Ecuador's Tungurahua erupted at 17:02 UTC on February 26, 2016, sending ash more than 6 km (19 685 feet) above the crater (11 km / 36 089 feet a.s.l.).
IGEPN reported there have been four explosions so far today.
Ash emissions were observed traveling north-west. Ash fall was reported in Chonglontus, El Manzano and Cahuají.
Tungurahua eruption on February 26, 2016. Image credit: El Tuitero Sismico (via Twitter)
Tungurahua eruption on February 26, 2016. Image credit: IGEPN
Tungurahua, a steep-sided andesitic-dacitic stratovolcano that towers more than 3 km above its northern base, is one of Ecuador's most active volcanoes. Three major edifices have been sequentially constructed since the mid-Pleistocene over a basement of metamorphic rocks. Tungurahua II was built within the past 14,000 years following the collapse of the initial edifice.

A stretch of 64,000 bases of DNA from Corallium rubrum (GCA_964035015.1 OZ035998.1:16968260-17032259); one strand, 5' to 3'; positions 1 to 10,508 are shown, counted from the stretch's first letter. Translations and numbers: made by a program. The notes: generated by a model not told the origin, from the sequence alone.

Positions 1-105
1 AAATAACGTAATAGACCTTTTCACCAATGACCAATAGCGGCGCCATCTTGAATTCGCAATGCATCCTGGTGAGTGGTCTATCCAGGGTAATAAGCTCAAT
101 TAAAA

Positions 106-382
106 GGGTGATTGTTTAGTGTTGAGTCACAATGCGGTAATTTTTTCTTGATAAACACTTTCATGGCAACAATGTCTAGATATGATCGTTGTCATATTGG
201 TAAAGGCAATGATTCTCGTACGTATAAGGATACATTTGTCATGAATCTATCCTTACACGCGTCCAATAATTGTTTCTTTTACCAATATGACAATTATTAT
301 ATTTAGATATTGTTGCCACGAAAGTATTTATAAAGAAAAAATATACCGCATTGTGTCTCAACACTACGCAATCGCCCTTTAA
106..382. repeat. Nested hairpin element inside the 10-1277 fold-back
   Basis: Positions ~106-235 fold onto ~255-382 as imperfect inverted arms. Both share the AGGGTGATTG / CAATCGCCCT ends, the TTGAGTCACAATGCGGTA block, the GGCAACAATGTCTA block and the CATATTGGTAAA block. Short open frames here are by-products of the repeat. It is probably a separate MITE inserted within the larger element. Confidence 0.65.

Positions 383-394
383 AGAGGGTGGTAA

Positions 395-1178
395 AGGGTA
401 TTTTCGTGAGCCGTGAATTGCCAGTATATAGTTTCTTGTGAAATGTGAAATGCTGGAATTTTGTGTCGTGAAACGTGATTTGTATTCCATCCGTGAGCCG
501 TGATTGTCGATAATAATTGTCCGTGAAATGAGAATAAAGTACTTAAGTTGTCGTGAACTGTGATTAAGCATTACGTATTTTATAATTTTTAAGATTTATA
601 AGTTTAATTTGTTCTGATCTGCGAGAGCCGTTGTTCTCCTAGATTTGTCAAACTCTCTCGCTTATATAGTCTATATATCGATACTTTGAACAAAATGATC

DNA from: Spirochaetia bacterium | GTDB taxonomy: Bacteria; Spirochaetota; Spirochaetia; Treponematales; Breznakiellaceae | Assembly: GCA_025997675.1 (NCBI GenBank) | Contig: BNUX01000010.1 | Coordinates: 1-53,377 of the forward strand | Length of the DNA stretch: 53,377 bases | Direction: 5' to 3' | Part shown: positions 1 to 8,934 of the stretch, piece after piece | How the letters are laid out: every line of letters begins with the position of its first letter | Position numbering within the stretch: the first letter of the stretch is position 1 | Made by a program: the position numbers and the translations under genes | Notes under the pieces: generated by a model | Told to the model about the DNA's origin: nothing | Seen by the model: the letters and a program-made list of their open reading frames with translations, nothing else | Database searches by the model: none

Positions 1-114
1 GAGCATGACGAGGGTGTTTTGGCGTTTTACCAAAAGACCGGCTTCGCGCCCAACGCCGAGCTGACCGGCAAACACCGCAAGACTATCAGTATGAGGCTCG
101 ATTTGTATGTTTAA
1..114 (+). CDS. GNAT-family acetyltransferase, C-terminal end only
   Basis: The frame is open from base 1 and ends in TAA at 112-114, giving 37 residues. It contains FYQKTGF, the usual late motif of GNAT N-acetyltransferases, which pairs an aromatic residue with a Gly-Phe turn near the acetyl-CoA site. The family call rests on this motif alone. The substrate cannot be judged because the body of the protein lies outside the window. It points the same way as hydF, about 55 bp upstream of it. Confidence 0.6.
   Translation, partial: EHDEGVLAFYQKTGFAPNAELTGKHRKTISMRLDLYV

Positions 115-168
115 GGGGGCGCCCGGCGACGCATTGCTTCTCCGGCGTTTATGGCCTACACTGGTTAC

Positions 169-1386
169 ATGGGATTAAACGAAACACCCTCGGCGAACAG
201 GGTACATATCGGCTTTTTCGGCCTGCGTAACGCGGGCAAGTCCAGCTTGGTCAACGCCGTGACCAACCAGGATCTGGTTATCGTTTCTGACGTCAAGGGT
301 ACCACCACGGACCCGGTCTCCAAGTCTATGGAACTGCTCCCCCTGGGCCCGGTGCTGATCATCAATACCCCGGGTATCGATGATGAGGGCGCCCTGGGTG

Tungurahua II itself collapsed about 3000 years ago and produced a large debris-avalanche deposit and a horseshoe-shaped caldera open to the west, inside which the modern glacier-capped stratovolcano (Tungurahua III) was constructed. Historical eruptions have all originated from the summit crater, accompanied by strong explosions and sometimes by pyroclastic flows and lava flows that reached populated areas at the volcano's base. Prior to a long-term eruption beginning in 1999 that caused the temporary evacuation of the city of Baños at the foot of the volcano, the last major eruption had occurred from 1916 to 1918, although minor activity continued until 1925. (GVP)
Featured image credit: IGEPN